Although the derivative of the absolute value is not defined at 0, since that is only one point, we can talk about integrating it: let f(x) be "-1 for x< 0, 1 for x> 0, not defined for x= 0"- that is, the derivative of |x|. For any continuous function g(x), The integral, from -a to X (-a a fixed negative number, X a variable), of f(x)g(x), is simply the integral of -g(x) from -a to 0 plus the integral of g(x) from 0 to X. Since f(x) is not continuous at 0, the integral is not continuous at 0: there is a jump in the value of the integral at 0. It is easy to calculate that that jump is exactly g(0). If we were to calculate the derivative at x, we would find that the derivative is 0 at every x except 0 and is g(0) at x= 0. That is precisely the definition of the Dirac delta function.
     
  11. May 8, 2004 #10

    Zurtex

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    Oh right o.k :smile: , well err I never thought about that one. Are you sure it does exist at 0? I've not got access to any graphical tools on my home computer but other than at x=0 my formulae still works. As it gives that:

    [tex]\frac{d}{dx} \left( \left|x^3 \right| \right) = 3\frac{\left|x^3 \right|}{x} [/tex]

    Oh well never mind, there goes my idea lol. I might try and work it out again from first principles, see if I missed something.
     
    Last edited: May 8, 2004
  12. May 8, 2004 #11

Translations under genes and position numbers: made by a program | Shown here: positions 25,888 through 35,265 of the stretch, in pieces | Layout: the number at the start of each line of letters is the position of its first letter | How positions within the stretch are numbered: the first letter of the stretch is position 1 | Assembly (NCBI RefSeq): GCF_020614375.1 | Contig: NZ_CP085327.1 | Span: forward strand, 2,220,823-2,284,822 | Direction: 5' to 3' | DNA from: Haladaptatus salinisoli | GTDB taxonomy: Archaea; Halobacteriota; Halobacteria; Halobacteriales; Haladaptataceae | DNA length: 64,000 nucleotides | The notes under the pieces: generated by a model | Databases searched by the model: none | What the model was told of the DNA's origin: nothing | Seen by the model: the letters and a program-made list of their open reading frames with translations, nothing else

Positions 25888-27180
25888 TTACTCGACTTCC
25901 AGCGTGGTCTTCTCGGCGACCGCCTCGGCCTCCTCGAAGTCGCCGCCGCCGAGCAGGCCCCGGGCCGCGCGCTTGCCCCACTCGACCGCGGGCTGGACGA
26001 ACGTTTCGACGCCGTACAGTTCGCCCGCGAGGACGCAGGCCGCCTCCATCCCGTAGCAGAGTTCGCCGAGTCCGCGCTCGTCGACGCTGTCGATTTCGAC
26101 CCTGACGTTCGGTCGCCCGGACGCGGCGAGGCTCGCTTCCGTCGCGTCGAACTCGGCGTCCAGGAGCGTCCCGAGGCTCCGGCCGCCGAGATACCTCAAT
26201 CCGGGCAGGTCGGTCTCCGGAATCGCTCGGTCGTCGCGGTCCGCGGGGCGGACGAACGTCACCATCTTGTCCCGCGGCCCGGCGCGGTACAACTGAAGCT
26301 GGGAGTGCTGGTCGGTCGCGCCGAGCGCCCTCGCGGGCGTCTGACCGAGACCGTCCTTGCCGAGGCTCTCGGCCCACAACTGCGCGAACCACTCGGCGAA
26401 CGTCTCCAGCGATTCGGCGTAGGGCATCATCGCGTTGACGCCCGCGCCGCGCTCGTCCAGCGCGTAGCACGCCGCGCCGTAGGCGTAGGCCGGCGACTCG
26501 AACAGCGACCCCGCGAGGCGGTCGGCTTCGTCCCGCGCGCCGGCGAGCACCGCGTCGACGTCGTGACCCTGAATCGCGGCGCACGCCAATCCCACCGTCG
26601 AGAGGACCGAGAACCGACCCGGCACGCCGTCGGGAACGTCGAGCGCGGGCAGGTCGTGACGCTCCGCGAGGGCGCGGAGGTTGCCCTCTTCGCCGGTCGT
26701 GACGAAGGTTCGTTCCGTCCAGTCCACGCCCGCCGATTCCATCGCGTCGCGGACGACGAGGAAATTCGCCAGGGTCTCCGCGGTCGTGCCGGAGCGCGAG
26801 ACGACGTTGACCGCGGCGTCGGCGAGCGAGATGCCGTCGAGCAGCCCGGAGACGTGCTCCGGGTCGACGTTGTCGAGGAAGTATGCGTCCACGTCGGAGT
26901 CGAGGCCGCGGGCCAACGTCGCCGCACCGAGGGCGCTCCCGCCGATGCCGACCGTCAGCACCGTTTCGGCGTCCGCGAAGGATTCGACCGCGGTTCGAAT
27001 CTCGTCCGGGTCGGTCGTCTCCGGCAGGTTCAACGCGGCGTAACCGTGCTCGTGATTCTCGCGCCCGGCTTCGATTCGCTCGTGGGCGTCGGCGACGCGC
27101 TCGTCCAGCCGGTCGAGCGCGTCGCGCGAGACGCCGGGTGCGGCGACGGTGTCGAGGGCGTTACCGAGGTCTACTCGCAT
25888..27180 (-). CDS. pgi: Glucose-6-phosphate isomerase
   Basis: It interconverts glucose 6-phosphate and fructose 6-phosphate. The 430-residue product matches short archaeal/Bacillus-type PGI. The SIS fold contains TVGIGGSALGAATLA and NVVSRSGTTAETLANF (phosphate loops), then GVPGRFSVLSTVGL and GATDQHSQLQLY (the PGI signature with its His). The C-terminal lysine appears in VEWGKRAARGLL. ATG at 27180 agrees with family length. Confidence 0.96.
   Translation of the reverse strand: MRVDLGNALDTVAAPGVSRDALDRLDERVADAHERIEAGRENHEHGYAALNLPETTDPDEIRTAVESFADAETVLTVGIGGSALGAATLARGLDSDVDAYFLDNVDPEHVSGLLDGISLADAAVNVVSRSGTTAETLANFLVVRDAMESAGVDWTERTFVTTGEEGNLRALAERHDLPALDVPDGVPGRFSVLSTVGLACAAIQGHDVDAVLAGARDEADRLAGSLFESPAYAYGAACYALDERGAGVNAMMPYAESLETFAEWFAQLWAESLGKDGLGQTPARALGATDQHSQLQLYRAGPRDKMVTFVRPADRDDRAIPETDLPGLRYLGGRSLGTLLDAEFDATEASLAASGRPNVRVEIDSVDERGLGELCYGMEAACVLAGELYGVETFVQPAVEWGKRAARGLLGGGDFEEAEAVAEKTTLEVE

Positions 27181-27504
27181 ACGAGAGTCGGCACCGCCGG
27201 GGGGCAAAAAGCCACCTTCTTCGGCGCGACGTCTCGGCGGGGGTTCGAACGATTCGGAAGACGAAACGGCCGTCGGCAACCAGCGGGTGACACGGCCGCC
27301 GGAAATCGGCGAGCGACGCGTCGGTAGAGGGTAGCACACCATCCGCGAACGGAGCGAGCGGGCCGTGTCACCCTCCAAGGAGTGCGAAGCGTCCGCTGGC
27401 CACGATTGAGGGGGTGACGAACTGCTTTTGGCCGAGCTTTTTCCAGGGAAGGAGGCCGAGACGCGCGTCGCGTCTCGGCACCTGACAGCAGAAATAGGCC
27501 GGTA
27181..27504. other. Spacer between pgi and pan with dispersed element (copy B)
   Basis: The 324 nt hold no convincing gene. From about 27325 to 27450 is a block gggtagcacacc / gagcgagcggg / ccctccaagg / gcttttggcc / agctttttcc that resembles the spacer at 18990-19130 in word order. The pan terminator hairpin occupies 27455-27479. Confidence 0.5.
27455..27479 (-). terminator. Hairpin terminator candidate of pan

matt grime

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    simple exercise for the reader: if f is continuous at 0, then g(x) = x|f(x)| is differentiable at 0.
     
  13. May 8, 2004 #12

    Gokul43201

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    The derivative you want is a dirac-delta at the origin. That's what Physicists are most happy with when differentiating a step function.

    Think of the first derivative as the limiting case of a function that is defined as :
    (i) f(x) = 1, x > x0, x0 > 0
    (ii) f(x) = -1, x < -x0,
    (iii) f(x) is an s-shaped curve from (-x0,-1) to (x0,1) passing thru' O,

    The second derivative is thus a bell shaped curve from -x0 to x0.
    And when you make x0 --> 0, you get the dirac-delta.
     
  14. May 8, 2004 #13

    Zurtex

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    matt grime sorry I don't know what your talking about :frown:

    But my formulae thing might still work:

    [tex]\frac{d}{dx} \left( \left|x^3 \right| \right) = 3x^2 \frac{ \left| x^3 \right| }{x^3}[/tex]

    [tex]\frac{d}{dx} \left( \left|x^3 \right| \right) = 3\frac{\left|x^3 \right|}{x}[/tex]

    [tex]\frac{d}{dx} \left( \left|x^3 \right| \right) = 3\frac{|x|x^2}{x}[/tex]

    [tex]\frac{d}{dx} \left( \left|x^3 \right| \right) = 3|x|x[/tex]

    Yey! :smile:
     
  15. May 8, 2004 #14

    matt grime

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    gokul, i hope you aren;'t trying to say that |x| is differentiable at the origin. it isn't.

    and zurtex, rather than relying on intuition and/or a graphical calculator why don't you just work out the derivative properly? The limit as h tends to zero of (f(x+h)-f(x))/h, which is after all the definition of derivative, and shows that |x| is not differentiable at the origin since the limit is not well defined.
     
  16. May 8, 2004 #15

    Zurtex

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    :frown: My formulae is not intuition, I remember working it out from:

    [tex]|x| = + \sqrt{x^2}[/tex]

    And then some very careful use of the chain rule.

    P.S. Been meaning to ask if it was right for quite some time but kept forgetting.
     
  17. May 8, 2004 #16

    matt grime